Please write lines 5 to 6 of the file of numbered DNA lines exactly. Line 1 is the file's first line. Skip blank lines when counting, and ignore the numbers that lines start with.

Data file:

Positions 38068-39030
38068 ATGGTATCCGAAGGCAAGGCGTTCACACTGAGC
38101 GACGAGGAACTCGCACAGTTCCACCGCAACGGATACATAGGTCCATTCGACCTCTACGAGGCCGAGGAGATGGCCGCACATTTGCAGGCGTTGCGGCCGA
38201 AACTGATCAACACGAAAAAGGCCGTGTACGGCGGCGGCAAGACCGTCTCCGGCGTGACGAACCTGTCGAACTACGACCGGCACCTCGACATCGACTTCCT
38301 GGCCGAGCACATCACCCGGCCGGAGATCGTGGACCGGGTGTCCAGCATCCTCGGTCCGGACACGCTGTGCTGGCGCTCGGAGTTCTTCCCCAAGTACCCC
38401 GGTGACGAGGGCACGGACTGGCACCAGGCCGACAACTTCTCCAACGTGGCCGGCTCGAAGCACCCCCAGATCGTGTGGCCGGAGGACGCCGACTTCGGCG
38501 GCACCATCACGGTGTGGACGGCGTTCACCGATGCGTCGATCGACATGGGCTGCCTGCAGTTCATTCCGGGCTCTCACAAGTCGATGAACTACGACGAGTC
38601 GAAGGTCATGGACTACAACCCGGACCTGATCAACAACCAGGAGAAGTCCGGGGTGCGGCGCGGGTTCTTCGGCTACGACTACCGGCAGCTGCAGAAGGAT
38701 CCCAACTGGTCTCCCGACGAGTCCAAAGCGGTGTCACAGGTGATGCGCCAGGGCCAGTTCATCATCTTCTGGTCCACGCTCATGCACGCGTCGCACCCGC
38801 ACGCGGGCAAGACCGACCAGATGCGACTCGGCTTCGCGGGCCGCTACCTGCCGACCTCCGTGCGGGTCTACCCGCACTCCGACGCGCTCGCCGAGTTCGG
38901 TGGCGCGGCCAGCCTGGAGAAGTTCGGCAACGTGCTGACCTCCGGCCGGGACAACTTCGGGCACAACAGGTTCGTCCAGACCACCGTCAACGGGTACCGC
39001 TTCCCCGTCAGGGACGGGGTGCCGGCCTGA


38301 GGCCGAGCACATCACCCGGCCGGAGATCGTGGACCGGGTGTCCAGCATCCTCGGTCCGGACACGCTGTGCTGGCGCTCGGAGTTCTTCCCCAAGTACCCC
38401 GGTGACGAGGGCACGGACTGGCACCAGGCCGACAACTTCTCCAACGTGGCCGGCTCGAAGCACCCCCAGATCGTGTGGCCGGAGGACGCCGACTTCGGCG